Early History of the 23rd Tactical Air Support Squadron (TASS)
In early January 1966, the Air Force's 505th Tactical
Air Control Group sent Lieutenant Colonel Robert L. Johnston to Udorn Air Force Base, Thailand. He was to test the feasibility
of placing regular FACs over northern Steel Tiger where the Ho Chi Minh Trail passed through Central Laos.
at Udorn completed agreements on the final details of the initial deployment, someone pointed out that the Air Force needed
a code name to designate the operation. Instead of looking through the book containing the list of approved names for classified
operations, the planners decided to brainstorm for an appropriate name. Colonel Johnston suggested the name of his dog, Cricket.
Thus, "Operation Cricket" came into being.
By coincidence, this name was a propitious choice. The cricket
was a highly venerated creature in the lore of Thailand, so perhaps the name was a good omen for the success of the mission.
Although the FACs that participated in Operation Cricket flew under the call signs of "Gombey" and then "Nail,"
they became widely known as the "Crickets."
Within a few days, five experienced in-country FACs received
orders to proceed to Thailand on a highly classified mission. This small group of pilots with their O-1s converged on a remote
airfield in northeast Thailand near the Laotian border. Their first FAC missions were flown on 21 January 1966 from Nakhon
Phanom Royal Thai Air Force Base, a small strip of perforated steel planking about eight miles west of the Laotian border.
At the beginning of 1966, the base at Nakhon Phanom was little more than a tactical air control system radar site.
The arrival of Colonel Johnston and his initial group of Crickets marked the first step in the evolutionary process that converted
this small jungle clearing into the most important military installation pitted against the enemy's use of the Ho Chi Minh
On April 15, 1966, PACAF organized a fifth FAC squadron as the 23rd TASS with Lieutenant Colonel Johnston
as the commander. The squadron's initial assignment was at Udom Royal Thai Air Force Base in northern Thailand. Udom's location,
however, was better suited for air operations against Barrel Roll than Steel Tiger. So, the 23rd TASS was reassigned to the
airfield at Nakhon Phanom. On July 15, 1966, the squadron completed the relocation into facilities that were austere, but
Following a 29 April 1966 request from USAF Captain John C. Taylor to Mr. Walt Disney, the squadron patch
featuring Jimney Cricket was designed by people of Walt Disney Productions.
During the Vietnam War, personnel of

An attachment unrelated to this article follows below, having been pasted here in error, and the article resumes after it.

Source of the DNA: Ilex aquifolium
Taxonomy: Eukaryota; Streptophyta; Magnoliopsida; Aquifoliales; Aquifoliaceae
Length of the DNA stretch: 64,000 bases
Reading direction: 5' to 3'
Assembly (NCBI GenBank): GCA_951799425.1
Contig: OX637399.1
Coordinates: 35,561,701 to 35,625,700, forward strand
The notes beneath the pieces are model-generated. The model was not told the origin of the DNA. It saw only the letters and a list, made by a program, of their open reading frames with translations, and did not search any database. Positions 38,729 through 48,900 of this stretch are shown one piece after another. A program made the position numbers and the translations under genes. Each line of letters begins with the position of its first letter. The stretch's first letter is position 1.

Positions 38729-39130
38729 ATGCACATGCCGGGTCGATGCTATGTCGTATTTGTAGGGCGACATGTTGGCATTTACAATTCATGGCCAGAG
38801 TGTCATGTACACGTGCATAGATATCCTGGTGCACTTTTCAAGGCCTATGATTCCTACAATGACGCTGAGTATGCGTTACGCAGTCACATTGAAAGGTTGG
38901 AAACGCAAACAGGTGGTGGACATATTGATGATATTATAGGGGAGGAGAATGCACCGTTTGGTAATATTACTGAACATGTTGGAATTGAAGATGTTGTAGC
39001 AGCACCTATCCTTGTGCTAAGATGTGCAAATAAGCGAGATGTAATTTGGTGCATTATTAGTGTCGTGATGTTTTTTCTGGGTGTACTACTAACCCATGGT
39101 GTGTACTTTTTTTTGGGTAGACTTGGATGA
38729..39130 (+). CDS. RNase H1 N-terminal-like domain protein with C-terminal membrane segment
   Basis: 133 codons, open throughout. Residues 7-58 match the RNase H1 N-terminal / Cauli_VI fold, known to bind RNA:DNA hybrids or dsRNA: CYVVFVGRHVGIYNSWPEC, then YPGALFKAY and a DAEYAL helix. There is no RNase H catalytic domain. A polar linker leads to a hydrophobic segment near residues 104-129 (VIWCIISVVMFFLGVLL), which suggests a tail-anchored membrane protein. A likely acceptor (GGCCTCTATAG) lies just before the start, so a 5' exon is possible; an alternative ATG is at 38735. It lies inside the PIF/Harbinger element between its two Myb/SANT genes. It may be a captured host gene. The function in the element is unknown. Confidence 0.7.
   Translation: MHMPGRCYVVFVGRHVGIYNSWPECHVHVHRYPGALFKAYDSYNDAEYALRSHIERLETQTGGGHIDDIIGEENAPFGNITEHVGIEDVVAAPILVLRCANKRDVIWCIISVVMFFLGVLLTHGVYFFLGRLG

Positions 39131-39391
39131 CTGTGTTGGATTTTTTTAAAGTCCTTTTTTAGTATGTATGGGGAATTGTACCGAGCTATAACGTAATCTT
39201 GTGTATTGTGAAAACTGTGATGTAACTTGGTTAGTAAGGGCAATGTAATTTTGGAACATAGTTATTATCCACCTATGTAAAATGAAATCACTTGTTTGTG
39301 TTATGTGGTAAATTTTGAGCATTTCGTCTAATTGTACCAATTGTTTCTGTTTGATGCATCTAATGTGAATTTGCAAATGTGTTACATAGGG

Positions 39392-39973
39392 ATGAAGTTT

the 23rd TASS were awarded the following unit citations: Five Presidential Unit Citations, 3 Air Force Outstanding Unit Awards
with Combat "V" and 3 Republic of Vietnam Gallantry Crosses with Palm, along with 13 Southeast Asia Campaign Credits.
In May 1968, 23rd TASS Major Gerald Dwyer enjoys some refreshment in the dispensary at NKP as Captain Phil Maywald looks on.
Gerry had just been picked up by Jolly Greens (for the second time in less than 3 months) after being shot down near the A
Shau Valley of South Vietnam. Phil had answered the MayDay call and soon was overhead in another 23rd TASS O-2.
an air and ground battle, at least one crewman on a Jolly Green was wounded. Gerry shot at least two enemy soldiers after
one had thrown a hand grenade into Gerrys hiding place on a terraced hillside. The grenade was a dud. In the meantime, Phil
was making numerous low passes directing airstrikes against enemy gunners.
When a final rescue attempt was about
to be abandoned because the Jolly Green was running out of fuel, Phil asked for one more attempt and promised he could take
them to a nearby Lima Site in Laos to refuel. Phil had spent a couple of months as a Raven FAC flying out of such sites in
civilian clothes in the fall of 1967. The pickup was made, Phil took them to refuel, and Gerry was returned safely to NKP.
For that mission, Gerry was awarded the Silver Star. Phil was nominated for the Medal of Honor and eventually was
awarded the Air Force Cross, the highest award earned by 23rd TASS FACs during the war in Southeast Asia. Perhaps one of
the deciding factors had been that during all those low passes, when Phil was virtually on top of the enemy gunners, his unarmed
O-2 never was hit by any of what likely were hundreds of shells fired at him.
23rd TASS - Steel Tiger
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